I remember my mother dancing to David Bowie’s songs in the living room of our old apartment back in the 1980s.
In my eyes, Bowie was a guy who wore glittery spandex outfits and makeup, who could sing really nice songs, although I couldn’t understand why he spoke of outer space so much.
I had no idea who Ziggy Stardust was, and I was too young to bother understanding what Aladdin Sane meant, but that guy with a lightning bolt on his face certainly caught my fancy.
When the film “Labyrinth” was shown, however, Bowie became more significant as the Goblin King whom I feared and was fascinated with at the same time.
That’s what’s special about David Bowie.
He makes a mark and commands respect whatever it is that he does. Even that New York City Police Department mugshot taken in 1976—the Thin White Duke himself, apprehended for possession of marijuana—looked pretty cool.
His flamboyant and androgynous personas created such an impact that celebrities and other artists have dressed in homage to his influence even to this day.
And to an extent, Bowie’s pansexual image paved the way for gender neutrality.
If the term “triple threat” was coined to describe a multi-talented artist, Bowie was more than that: singer, songwriter, music producer, trained dancer, film and theater actor, painter. He was an artist in every sense of the word. It seemed so effortless for him, it was almost surreal.
He hopped from one genre to another—and pulled it off successfully. Even if you’re not a fan of his work, you have to give him credit, as even Beck, Kurt Cobain and Billy Corgan felt the need to cover his songs.
Then there were the films, from the well-loved fantasy (“Labyrinth”) to suspense-horror (“The Hunger” and “Twin Peaks: Fire Walk with Me”), and even a satirical comedy (“Zoolander”) where he plays himself.
You don’t even have to look that far. The ’90s kids have “Clueless,” which used Bowie’s song “Fashion” in the scene where Cher flips through her wardrobe. The younger generation has “The Perks of Being a Wallflower,” where Emma Watson suddenly finds the urge to stand on a moving vehicle because “Heroes” was playing on the car stereo.
“Guardians of the Galaxy,” on the other hand, has “Moonage Daydream” in its soundtrack, and “Starman” hits the spot in “The Martian.”
Expect Bowie to make a grand entrance Filipino music fans and performers pay tribute to the consummate artist and an unforgettable, quiet exit. Nobody, except for close kin, knew he was battling cancer before passing away on Jan. 10. His death came two days after the release of his new album, “Blackstar.”
News of his passing came as a shock to many people, including the musicians he worked with on “Blackstar,” because they said he didn’t look ill at all.
To his legions of fans, Bowie was the consummate artist. To others, his songs were a reprieve from a horrible day at work, the extra push to just hang in there. He was an inspiration whose influence was so immense that it led to bigger hopes and the fulfillment of even bigger dreams.
David Robert Jones may be dead, but David Bowie lives in the hearts of people who have been touched and inspired by his work. InquirerSuper presents a collection of sentiments from Bowie fans, local artists and musicians.
LIKE LOSING BEETHOVEN
Denise Manahan,Marketing manager, JB Music Philippines
Initial reaction: Palpitations. Not even Kurt Cobain’s passing gave me that. Scott Weiland and Whitney Houston sadly dug their own graves, Michael Jackson was like the moon landing—not a fan, but you’d check it out. Losing David Bowie is like losing Beethoven in our time.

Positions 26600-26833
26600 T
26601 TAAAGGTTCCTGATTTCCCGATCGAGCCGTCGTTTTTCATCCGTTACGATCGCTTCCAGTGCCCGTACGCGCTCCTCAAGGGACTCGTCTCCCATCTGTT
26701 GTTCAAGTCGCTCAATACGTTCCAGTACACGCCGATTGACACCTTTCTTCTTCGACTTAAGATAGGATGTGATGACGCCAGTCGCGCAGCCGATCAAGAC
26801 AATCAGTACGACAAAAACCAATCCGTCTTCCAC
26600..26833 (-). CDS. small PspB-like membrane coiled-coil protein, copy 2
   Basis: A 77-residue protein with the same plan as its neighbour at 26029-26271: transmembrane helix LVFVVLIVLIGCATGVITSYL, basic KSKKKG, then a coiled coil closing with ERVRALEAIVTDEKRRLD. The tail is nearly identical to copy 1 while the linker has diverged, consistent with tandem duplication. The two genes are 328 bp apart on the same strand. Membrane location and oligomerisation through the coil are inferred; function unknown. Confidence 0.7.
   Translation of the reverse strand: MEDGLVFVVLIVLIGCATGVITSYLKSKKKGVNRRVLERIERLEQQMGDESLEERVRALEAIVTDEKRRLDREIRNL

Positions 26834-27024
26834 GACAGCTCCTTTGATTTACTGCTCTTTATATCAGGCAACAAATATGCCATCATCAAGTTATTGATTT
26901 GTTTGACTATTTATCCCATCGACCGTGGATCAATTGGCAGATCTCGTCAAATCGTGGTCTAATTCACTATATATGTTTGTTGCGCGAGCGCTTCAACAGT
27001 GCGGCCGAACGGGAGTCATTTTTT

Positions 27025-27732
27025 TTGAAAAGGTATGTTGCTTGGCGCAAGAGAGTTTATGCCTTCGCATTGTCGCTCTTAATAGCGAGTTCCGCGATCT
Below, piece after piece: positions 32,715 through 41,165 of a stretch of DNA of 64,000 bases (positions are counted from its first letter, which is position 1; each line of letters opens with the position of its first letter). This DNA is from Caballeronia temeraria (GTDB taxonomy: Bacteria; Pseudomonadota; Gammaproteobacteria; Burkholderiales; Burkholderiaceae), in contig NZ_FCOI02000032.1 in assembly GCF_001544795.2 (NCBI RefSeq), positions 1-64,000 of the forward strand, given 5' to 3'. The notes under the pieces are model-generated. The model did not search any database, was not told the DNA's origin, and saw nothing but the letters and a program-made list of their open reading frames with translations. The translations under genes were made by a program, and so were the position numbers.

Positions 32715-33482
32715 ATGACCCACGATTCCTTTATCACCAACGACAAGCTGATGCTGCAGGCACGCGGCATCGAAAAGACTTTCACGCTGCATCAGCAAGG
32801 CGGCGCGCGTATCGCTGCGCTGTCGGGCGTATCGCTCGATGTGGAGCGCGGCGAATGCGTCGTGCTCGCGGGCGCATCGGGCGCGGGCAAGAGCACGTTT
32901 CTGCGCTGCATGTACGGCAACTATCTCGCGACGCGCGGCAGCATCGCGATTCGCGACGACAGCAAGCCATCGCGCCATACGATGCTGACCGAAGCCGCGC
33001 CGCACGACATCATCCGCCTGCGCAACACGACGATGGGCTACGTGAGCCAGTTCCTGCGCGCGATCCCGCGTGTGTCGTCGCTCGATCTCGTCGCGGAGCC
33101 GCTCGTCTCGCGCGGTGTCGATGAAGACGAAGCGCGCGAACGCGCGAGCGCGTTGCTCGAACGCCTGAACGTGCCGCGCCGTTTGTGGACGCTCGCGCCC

David Bowie fangirl moment: “Blue Jean” music video on RPN 9. Skinny white male, makeup, cool song. I was then a very impressionable five year old.
Favorite song/album/film and why: “As The World Falls Down” (“Labyrinth” soundtrack). 1) “Labyrinth” is a film I will pass on to my grandkids; 2) I was hardly into boys when the movie came out, but the song evokes a feeling of being in love. For something that isn’t palpable to make you feel that way is truly magical.
How has Bowie influenced you? That you can have quirks, passion and class all at the same time.
WHY THERE’S TEAM MANILA
Jowee Alviar, Co-founder, Team Manila Graphic Design Studio Inc.
The news of his passing came via a message from my wife. I was in a project meeting that time and read it after.
When I was young, my brother was into record collection and watching MTV. It was during that phase when I was introduced to Bowie’s music.
In college, I joined art competitions to challenge myself and my creativity. One of those I joined was sponsored by the music label BMG for a Bowie album, “Outside.”
I ended up winning the national prize and was the representative for the international finals, eventually getting the top prize.
The prize was a scholarship grant to any school of my choice.
I pursued my Masters in Graphic Design at the California Institute of the Arts. After that stint, I was inspired to put up Team Manila with Mon Punzalan to promote graphic design in the Philippines. The rest is history.
DIVING INTO ‘HUNKY DORY’
Joyce Samaniego, 30-something single mom of two
Initial reaction: This MUST be a hoax! I quickly scrolled through Facebook, feeling my heart sink as I read more and more pages that reported his passing.
How do you feel about it now? I never thought it would be possible to live in a world where David Bowie no longer made magic.
David Bowie fangirl moment: My aunt came home from the US with a VHS tape. On the cover was what looked like a princess searching for her prince. Boy, was I wrong about the plot. But by the end of the film, I was captivated by the antagonist of the story.
Favorite song/album/film and why: “Labyrinth” will always be my favorite because it was responsible for my David Bowie awakening. I can quot ealong and sing-along to all of Jareth’s lines and songs. But “Hunky Dory” was my first serious dive into his music. So many catchy, infectious songs.
How has David Bowie influenced you? Watching David Bowie through the years helped me accept that there are many facets to who I am, some of which people won’t like, and that’s just fine. They can f–k it. I’m going to have fun with my life.
LIKE A PERSONAL DEATH
Quark Henares, Film, TV, commercial and music video director, DJ, schoolteacher
Initial reaction: I was on a call at work, and the minute I put my phone down, I saw all these tweets saying, “David Bowie RIP.” I stood up and went to the table of my co-workers with taste, totally shellshocked, and went, “Bowie’s dead?!” They all looked at me with sad eyes and a nod. I had to sit down.